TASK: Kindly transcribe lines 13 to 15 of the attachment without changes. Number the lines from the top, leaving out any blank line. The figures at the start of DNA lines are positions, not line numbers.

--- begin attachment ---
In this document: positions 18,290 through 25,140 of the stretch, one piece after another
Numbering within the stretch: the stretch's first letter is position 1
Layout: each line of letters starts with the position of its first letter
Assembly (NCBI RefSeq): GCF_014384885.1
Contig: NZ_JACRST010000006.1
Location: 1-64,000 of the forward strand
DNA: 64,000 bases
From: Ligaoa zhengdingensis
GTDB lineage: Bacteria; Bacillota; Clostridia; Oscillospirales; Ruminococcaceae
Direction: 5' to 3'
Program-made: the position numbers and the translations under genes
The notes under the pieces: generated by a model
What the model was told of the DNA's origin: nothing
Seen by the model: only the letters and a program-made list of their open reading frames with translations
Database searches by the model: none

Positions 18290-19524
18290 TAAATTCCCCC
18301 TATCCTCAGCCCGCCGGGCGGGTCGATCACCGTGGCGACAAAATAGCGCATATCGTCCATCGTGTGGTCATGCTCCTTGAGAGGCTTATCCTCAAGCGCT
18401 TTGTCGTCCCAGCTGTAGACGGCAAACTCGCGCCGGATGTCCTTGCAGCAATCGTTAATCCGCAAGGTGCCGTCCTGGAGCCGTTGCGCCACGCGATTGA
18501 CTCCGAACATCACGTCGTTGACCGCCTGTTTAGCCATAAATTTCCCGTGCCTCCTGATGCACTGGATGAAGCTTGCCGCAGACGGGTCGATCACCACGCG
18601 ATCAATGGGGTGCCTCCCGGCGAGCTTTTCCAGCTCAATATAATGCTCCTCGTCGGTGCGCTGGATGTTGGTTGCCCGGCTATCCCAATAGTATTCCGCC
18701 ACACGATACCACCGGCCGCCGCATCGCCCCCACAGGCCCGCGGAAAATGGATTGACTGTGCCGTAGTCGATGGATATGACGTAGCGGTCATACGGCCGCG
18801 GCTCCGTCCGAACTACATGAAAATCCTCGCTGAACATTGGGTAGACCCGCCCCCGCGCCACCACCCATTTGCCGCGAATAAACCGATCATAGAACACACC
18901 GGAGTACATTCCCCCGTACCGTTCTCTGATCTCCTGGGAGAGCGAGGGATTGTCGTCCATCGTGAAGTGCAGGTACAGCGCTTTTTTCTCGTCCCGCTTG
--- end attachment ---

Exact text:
What the model was told of the DNA's origin: nothing
Seen by the model: only the letters and a program-made list of their open reading frames with translations
Database searches by the model: none